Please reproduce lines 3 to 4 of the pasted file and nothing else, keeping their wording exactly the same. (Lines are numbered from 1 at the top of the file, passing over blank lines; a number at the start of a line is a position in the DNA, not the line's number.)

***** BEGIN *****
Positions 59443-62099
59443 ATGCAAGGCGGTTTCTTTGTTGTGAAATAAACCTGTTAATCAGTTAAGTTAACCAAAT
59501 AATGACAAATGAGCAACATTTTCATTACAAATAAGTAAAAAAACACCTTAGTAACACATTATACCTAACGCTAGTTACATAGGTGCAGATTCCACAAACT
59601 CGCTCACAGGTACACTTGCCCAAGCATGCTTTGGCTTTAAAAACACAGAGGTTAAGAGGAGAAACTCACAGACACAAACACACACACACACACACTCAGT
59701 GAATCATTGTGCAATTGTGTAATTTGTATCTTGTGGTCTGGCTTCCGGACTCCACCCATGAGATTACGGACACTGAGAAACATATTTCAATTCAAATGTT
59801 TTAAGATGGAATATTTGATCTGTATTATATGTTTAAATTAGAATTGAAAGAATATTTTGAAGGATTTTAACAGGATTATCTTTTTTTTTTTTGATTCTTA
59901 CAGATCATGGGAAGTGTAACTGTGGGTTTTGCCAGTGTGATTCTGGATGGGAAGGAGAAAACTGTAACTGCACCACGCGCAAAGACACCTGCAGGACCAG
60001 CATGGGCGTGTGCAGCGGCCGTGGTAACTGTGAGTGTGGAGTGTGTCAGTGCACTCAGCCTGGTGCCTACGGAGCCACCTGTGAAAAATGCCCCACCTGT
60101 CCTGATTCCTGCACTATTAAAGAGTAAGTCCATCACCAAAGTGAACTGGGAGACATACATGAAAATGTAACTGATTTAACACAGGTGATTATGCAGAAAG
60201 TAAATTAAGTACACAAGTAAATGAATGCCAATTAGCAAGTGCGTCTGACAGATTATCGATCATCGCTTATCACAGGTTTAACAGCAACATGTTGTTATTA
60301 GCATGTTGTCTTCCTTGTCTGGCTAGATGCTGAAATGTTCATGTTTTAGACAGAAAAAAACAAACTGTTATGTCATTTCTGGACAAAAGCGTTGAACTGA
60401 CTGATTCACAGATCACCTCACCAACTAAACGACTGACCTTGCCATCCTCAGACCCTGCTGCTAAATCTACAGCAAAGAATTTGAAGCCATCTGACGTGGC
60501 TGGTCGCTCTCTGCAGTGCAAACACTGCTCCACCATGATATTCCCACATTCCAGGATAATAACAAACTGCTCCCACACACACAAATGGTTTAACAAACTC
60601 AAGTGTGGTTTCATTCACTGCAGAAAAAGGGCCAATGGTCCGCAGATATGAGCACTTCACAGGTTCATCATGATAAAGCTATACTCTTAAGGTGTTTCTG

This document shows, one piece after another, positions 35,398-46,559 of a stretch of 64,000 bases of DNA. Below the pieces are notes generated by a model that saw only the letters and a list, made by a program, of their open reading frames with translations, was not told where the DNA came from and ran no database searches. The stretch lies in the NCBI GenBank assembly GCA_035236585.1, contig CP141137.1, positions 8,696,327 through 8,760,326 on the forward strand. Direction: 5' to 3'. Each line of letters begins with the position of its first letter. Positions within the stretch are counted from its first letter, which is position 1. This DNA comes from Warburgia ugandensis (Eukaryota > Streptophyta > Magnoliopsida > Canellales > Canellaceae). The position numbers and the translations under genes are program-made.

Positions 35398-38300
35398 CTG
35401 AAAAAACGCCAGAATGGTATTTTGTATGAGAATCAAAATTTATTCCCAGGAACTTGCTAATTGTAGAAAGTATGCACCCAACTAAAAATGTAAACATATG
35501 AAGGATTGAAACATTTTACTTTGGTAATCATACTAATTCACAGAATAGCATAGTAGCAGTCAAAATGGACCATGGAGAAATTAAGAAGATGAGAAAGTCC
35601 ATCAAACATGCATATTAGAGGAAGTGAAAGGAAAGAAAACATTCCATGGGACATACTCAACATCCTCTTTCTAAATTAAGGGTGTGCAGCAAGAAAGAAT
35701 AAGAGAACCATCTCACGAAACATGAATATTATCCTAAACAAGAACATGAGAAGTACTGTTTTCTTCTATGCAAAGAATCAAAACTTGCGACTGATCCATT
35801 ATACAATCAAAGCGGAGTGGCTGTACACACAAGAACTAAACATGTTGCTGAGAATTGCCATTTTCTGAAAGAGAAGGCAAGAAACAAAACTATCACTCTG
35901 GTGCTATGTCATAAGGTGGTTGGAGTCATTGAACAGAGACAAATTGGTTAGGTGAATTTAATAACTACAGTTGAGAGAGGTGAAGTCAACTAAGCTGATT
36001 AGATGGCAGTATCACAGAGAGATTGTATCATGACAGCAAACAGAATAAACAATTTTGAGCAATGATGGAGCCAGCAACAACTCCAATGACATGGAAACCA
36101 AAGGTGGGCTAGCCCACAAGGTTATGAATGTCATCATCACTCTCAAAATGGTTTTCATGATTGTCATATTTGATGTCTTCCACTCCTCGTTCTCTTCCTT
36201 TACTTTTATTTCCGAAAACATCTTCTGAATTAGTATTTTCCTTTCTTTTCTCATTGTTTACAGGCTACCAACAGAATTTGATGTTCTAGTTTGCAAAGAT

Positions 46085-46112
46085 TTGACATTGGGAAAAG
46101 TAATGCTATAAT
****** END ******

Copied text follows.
59501 AATGACAAATGAGCAACATTTTCATTACAAATAAGTAAAAAAACACCTTAGTAACACATTATACCTAACGCTAGTTACATAGGTGCAGATTCCACAAACT
59601 CGCTCACAGGTACACTTGCCCAAGCATGCTTTGGCTTTAAAAACACAGAGGTTAAGAGGAGAAACTCACAGACACAAACACACACACACACACACTCAGT